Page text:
Should I Buy a Home Now or Can I Wait?

The Federal Reserve decided to forgo raising interest rates this September, but many economists still believe a hike is coming either in late 2015 or early next year. Once the central bank does decide to make its move, consumers should expect it to get more expensive to buy a new home.

In fact, the Mortgage Bankers Association is forecasting the average interest rate on a 30-year-fixed rate mortgage in 2016 will be 4.8%, up from a forecast of 3.9% in 2015 and 4.2% in 2014. The rate increases are just one small piece of the housing market puzzle. “Employment, household formation rates, and other economic fundamentals make a more significant impact” on overall market conditions, Mike Fratantoni, chief economist for the MBA, said in an email.

For example, housing prices are likely to rise next year, too, as improvements in the job market enable more people to purchase homes and deplete the current surplus of properties in many areas.

Overall, however, “it is true that if a consumer who is ready to buy a home can move now during a period of low rates, that consumer will see a benefit,” Fratantoni said. But that’s not to say the potential rate hike should expedite everyone’s housing search. There are also personal factors prospective homebuyers should consider when deciding to buy, he said.

Getting Ready to Move in (on a Mortgage)

Generally, consumers should be thinking about buying a home if they plan to stay in one place for at least five years and their financial house is in order.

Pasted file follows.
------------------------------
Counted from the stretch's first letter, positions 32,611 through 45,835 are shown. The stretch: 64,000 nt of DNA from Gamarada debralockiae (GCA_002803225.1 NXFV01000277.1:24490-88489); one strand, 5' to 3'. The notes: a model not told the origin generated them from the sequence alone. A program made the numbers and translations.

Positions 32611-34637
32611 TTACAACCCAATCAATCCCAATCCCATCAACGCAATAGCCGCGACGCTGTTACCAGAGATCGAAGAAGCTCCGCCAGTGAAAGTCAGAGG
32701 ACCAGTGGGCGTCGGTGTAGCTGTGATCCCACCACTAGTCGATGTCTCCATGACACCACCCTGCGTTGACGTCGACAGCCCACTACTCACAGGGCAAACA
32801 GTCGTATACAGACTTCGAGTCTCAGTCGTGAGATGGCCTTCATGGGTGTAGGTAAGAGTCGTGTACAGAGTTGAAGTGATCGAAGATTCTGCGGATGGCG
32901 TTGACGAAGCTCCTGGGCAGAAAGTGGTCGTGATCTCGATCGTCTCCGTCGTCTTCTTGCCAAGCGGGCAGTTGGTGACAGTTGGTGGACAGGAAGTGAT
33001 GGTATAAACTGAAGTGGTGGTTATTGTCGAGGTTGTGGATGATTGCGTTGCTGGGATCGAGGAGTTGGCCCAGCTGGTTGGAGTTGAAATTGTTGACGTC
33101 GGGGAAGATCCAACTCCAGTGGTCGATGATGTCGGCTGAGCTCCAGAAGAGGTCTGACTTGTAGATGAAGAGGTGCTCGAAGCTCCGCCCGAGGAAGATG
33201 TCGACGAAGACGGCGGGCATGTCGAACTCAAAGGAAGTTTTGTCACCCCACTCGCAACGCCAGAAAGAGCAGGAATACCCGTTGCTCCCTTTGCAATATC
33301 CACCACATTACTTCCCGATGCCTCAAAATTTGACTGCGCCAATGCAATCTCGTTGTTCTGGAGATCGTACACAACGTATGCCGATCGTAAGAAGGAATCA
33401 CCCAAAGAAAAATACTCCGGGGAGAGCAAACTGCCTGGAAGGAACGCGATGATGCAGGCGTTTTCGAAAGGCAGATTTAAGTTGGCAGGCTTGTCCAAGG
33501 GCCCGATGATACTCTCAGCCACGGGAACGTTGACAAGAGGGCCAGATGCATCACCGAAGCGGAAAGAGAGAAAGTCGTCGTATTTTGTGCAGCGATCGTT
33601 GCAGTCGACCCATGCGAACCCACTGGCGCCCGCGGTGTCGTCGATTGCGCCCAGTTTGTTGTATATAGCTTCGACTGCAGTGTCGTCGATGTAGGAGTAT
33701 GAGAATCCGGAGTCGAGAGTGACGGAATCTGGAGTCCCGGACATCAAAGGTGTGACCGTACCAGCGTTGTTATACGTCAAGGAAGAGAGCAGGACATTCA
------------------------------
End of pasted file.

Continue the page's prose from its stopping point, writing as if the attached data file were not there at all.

Before you go out shopping for a mortgage, you may want to make sure you can meet down payment requirements, handle monthly mortgage payments and safely cover other ancillary costs, like real estate agent fees, property taxes, home insurance and repairs, to name a few.

You also want to be sure your credit score is in peak condition. Scores of 740 and over generally earn the best terms and conditions on a mortgage, so, if you fall below that line, you may want to work on improving your standing before filling out mortgage applications. You can pull your free annual credit reports each year at AnnualCreditReport.com.

Ultimately, if you decide you aren’t ready to move forward with a home purchase now, you shouldn’t feel too bad about the missed opportunity. “It is important to keep in mind that even after an increase, rates are likely to remain near these historical lows for the near term,” Fratantoni said.

This article originally appeared on Credit.com.

Jeanine Skowronski
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